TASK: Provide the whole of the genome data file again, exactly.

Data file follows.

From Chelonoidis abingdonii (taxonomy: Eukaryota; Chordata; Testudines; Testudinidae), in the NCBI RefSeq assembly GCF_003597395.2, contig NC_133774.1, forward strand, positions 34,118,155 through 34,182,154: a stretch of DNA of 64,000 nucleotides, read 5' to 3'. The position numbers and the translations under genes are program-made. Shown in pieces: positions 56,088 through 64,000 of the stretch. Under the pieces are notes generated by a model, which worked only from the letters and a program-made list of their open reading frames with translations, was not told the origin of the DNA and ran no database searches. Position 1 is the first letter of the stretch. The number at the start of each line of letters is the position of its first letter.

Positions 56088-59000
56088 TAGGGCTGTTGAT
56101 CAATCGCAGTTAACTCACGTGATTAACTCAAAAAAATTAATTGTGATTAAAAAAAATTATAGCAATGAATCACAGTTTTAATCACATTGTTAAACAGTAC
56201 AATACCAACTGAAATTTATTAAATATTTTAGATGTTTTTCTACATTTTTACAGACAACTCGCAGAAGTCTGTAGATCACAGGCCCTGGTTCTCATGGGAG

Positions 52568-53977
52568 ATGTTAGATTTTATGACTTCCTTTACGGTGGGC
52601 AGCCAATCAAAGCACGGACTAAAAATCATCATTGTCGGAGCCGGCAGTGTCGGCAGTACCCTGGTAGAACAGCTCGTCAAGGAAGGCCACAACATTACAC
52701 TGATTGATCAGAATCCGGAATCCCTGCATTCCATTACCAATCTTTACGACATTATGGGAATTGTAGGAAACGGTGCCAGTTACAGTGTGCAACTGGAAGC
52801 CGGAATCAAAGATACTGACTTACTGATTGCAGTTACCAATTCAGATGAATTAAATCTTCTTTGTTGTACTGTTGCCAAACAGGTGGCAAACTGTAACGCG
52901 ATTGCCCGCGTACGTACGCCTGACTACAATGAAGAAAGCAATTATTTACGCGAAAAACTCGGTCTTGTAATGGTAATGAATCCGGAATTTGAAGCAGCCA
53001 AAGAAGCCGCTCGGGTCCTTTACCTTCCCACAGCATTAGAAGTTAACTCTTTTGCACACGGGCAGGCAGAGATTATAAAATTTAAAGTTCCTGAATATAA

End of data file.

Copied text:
From Chelonoidis abingdonii (taxonomy: Eukaryota; Chordata; Testudines; Testudinidae), in the NCBI RefSeq assembly GCF_003597395.2, contig NC_133774.1, forward strand, positions 34,118,155 through 34,182,154: a stretch of DNA of 64,000 nucleotides, read 5' to 3'. The position numbers and the translations under genes are program-made. Shown in pieces: positions 56,088 through 64,000 of the stretch. Under the pieces are notes generated by a model, which worked only from the letters and a program-made list of their open reading frames with translations, was not told the origin of the DNA and ran no database searches. Position 1 is the first letter of the stretch. The number at the start of each line of letters is the position of its first letter.

Positions 56088-59000
56088 TAGGGCTGTTGAT
56101 CAATCGCAGTTAACTCACGTGATTAACTCAAAAAAATTAATTGTGATTAAAAAAAATTATAGCAATGAATCACAGTTTTAATCACATTGTTAAACAGTAC
56201 AATACCAACTGAAATTTATTAAATATTTTAGATGTTTTTCTACATTTTTACAGACAACTCGCAGAAGTCTGTAGATCACAGGCCCTGGTTCTCATGGGAG

Positions 52568-53977
52568 ATGTTAGATTTTATGACTTCCTTTACGGTGGGC
52601 AGCCAATCAAAGCACGGACTAAAAATCATCATTGTCGGAGCCGGCAGTGTCGGCAGTACCCTGGTAGAACAGCTCGTCAAGGAAGGCCACAACATTACAC
52701 TGATTGATCAGAATCCGGAATCCCTGCATTCCATTACCAATCTTTACGACATTATGGGAATTGTAGGAAACGGTGCCAGTTACAGTGTGCAACTGGAAGC
52801 CGGAATCAAAGATACTGACTTACTGATTGCAGTTACCAATTCAGATGAATTAAATCTTCTTTGTTGTACTGTTGCCAAACAGGTGGCAAACTGTAACGCG
52901 ATTGCCCGCGTACGTACGCCTGACTACAATGAAGAAAGCAATTATTTACGCGAAAAACTCGGTCTTGTAATGGTAATGAATCCGGAATTTGAAGCAGCCA
53001 AAGAAGCCGCTCGGGTCCTTTACCTTCCCACAGCATTAGAAGTTAACTCTTTTGCACACGGGCAGGCAGAGATTATAAAATTTAAAGTTCCTGAATATAA